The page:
The South Essex Wildlife Hospital, based in Orsett, said it was forced to put down a dying bird who had been taken home by a witness “who couldn't bear to watch the bird suffering and being eaten alive by rats”.
Official advice is to “not touch or pick up any dead or visibly sick birds”.
The injured bird later tested positive for avian influenza, the hospital said. It said that eight dead swans had been found in Hullbridge, Essex, and two more in Canvey.
Sharing pictures of the animals, the hospital said: “The photos show the dead and dying swans suffering from avian influenza at Hullbridge Essex.
“We are powerless to help them due to the risk of transmitting the virus to our hospital and causing an outbreak in our animals.”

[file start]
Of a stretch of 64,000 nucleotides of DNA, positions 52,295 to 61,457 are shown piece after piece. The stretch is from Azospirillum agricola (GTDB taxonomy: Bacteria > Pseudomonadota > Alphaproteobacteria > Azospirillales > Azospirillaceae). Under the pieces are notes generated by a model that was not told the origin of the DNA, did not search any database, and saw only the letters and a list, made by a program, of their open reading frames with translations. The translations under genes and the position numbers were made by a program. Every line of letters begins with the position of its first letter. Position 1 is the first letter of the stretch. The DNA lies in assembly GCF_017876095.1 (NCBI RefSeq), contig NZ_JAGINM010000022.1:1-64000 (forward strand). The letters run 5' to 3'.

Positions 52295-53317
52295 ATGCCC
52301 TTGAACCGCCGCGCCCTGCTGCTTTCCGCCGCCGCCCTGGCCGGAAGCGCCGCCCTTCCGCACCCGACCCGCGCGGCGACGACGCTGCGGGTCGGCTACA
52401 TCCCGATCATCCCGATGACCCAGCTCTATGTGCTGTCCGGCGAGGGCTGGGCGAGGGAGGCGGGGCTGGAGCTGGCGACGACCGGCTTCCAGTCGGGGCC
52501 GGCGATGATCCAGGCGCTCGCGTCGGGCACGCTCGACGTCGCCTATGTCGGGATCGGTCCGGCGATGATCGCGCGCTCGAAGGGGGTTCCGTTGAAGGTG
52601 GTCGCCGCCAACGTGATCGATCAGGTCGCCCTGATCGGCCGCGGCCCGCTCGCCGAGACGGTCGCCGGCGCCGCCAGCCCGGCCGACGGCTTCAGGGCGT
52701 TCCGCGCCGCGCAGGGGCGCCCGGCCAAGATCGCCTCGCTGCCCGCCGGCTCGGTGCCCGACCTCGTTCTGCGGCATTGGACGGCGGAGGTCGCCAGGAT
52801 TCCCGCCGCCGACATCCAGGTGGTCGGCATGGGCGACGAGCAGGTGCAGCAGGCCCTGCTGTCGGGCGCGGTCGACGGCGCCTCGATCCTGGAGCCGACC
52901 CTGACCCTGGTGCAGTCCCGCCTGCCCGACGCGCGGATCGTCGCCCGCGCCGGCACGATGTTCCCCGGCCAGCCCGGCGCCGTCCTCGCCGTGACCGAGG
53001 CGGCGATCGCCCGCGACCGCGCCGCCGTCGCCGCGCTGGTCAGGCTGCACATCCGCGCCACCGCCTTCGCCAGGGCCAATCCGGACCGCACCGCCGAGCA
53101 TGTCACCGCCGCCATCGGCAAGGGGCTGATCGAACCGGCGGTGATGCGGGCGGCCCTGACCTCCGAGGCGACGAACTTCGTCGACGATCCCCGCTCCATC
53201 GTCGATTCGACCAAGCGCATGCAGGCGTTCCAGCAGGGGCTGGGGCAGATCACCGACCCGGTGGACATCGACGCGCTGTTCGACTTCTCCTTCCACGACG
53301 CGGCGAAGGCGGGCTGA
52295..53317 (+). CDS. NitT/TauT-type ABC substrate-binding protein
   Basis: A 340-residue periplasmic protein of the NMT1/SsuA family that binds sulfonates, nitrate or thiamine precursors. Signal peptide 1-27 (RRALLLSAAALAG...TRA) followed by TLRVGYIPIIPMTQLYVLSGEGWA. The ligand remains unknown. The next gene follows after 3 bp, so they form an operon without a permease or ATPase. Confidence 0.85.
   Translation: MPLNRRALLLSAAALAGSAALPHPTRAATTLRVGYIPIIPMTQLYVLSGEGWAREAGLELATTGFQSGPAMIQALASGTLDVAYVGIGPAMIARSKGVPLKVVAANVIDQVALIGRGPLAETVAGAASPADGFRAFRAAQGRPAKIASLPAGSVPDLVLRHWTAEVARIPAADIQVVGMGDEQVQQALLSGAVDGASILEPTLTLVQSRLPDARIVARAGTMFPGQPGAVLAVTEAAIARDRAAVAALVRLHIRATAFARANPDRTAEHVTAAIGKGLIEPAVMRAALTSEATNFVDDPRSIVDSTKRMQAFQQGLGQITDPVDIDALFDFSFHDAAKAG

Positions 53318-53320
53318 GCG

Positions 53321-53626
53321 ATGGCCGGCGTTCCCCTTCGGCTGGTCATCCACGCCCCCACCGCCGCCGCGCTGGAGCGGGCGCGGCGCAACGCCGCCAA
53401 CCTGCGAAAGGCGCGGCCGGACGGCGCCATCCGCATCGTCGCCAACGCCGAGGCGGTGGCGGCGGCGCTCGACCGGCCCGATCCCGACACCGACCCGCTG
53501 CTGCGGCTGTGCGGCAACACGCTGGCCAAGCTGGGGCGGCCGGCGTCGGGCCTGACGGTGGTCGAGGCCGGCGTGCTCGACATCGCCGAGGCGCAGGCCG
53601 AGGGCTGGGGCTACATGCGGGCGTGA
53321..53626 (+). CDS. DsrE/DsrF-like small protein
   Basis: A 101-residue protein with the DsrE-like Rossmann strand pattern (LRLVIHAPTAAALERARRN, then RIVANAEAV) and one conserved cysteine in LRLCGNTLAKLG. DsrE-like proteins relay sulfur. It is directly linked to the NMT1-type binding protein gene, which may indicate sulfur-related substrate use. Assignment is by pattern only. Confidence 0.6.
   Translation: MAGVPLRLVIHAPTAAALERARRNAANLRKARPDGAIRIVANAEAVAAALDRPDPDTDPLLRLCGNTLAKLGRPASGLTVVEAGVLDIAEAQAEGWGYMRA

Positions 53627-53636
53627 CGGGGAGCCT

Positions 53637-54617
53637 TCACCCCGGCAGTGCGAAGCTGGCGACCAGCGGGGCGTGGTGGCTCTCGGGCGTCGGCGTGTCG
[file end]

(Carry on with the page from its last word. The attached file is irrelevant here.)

It added that “the situation has been repeatedly reported to the authorities and we await further instruction”.
According to an assessment from the Department for Environment, Food and Rural Affairs (Defra) dated December 13, 320 wild birds have tested positive for the “highly pathogenic avian influenza” to date.
Many of those cases were identified in mute swans in England, with 143 confirmed cases. The analysis stated the risk level to wild birds was “very high”.
New housing requirements were introduced on November 29 for bird keepers across the UK to keep their poultry and captive birds indoors to limit the spread of the disease.
The risk to human health from the virus is very low, states official guidance.
Wild birds are thought to spread the disease to captive birds, and the new measures were brought into force after bird flu was uncovered In a number of poultry locations.
When bird flu is confirmed or suspected in poultry or other captive birds, ‘lockdown’ control zones are put in place around the infected premises to prevent the spread of the disease.
Dead wild waterfowl can be reported to the Defra helpline on 03459 33557.